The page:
Too much body weight for your height is associated with an increased risk of heart disease, high blood pressure, type 2 diabetes, and even certain types of cancer. More than two out of three US adults are estimated to be overweight or obese. US Department of Health and Human Services.
When people are overweight, other people make a lot of assumptions. They may assume these people are lazy, passive, lack self-control, or make bad decisions, Stanford says. “We know that these prejudices are not true, but they are widespread in our society,” she says.
Weight bias must be dealt with in several ways.
Dr. Townsend believes that a culturally ingrained problem like weight bias needs to be addressed on multiple fronts – individual, institutional, and through social or political means. “On a personal level, it’s more of an awareness of the problem — how it creates disparities in achievement, socioeconomic status, and psychological harm,” he says.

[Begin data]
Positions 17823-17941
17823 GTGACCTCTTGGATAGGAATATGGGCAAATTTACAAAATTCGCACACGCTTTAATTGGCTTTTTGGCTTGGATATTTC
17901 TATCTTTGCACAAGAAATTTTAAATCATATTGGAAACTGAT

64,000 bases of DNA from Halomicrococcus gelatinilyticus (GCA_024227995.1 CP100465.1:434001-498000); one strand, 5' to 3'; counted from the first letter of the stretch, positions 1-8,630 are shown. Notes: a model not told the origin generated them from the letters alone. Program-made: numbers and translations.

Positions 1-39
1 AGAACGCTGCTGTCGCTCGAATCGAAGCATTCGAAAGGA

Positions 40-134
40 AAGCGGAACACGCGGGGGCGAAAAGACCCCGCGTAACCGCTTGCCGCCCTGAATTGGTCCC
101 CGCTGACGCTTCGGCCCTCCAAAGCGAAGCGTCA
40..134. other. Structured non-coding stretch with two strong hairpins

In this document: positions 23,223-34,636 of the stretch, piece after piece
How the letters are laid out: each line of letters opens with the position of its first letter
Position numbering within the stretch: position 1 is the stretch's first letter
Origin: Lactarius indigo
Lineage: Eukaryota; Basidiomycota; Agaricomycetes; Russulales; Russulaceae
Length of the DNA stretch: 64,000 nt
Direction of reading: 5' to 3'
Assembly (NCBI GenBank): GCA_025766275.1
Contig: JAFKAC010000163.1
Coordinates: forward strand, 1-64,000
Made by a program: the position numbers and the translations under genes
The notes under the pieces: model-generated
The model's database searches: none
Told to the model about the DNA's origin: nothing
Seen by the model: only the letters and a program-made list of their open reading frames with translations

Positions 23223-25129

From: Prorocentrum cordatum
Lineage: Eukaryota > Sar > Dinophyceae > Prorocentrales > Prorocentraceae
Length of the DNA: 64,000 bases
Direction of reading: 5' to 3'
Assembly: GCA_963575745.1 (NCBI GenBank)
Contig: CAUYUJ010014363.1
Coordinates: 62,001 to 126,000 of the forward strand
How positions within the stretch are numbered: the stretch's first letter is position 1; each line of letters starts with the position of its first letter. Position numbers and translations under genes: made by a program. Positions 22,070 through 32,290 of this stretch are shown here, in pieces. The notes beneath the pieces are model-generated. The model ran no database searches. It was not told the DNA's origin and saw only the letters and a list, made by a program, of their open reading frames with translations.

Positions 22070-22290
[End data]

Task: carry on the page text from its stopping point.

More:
At the institutional level, organizations can take steps to root out the most common sources of weight stigma, Townsend said. “Our study found that the media was the most common source of weight bias, but high rates were also seen in the employment and healthcare sectors,” he says. Townsend uses the entertainment industry as an example of how bias can be recognized and corrected while avoiding the stereotype of fat laziness in movie characters.
According to him, action is also needed at the political level. The Civil Rights Act of 1964 does not define weight as a protected condition, and as Stanford notes, laws preventing discrimination based on weight are the exception, not the rule.
“Legislation can create fairer protections for people with obesity, and our study found that about half of Americans support laws against weight discrimination,” Townsend says. He adds that these findings can be used to build public support for these “natural allies” of anti-discrimination legislation.
Recognize and eliminate weight bias
Want to know if you have negative weight assumptions and could be part of the problem? One way to find out is to take Free Harvard Implicit Association Test about weight bias, says Stanford. “It can help you determine where you are on the spectrum; if you have biases in this area, you can start working on correcting it.”
She says self-education can be a good start. Obesity Action Coalition offers information and resources to help people understand the problem, as well as ways people can take action to promote positive change.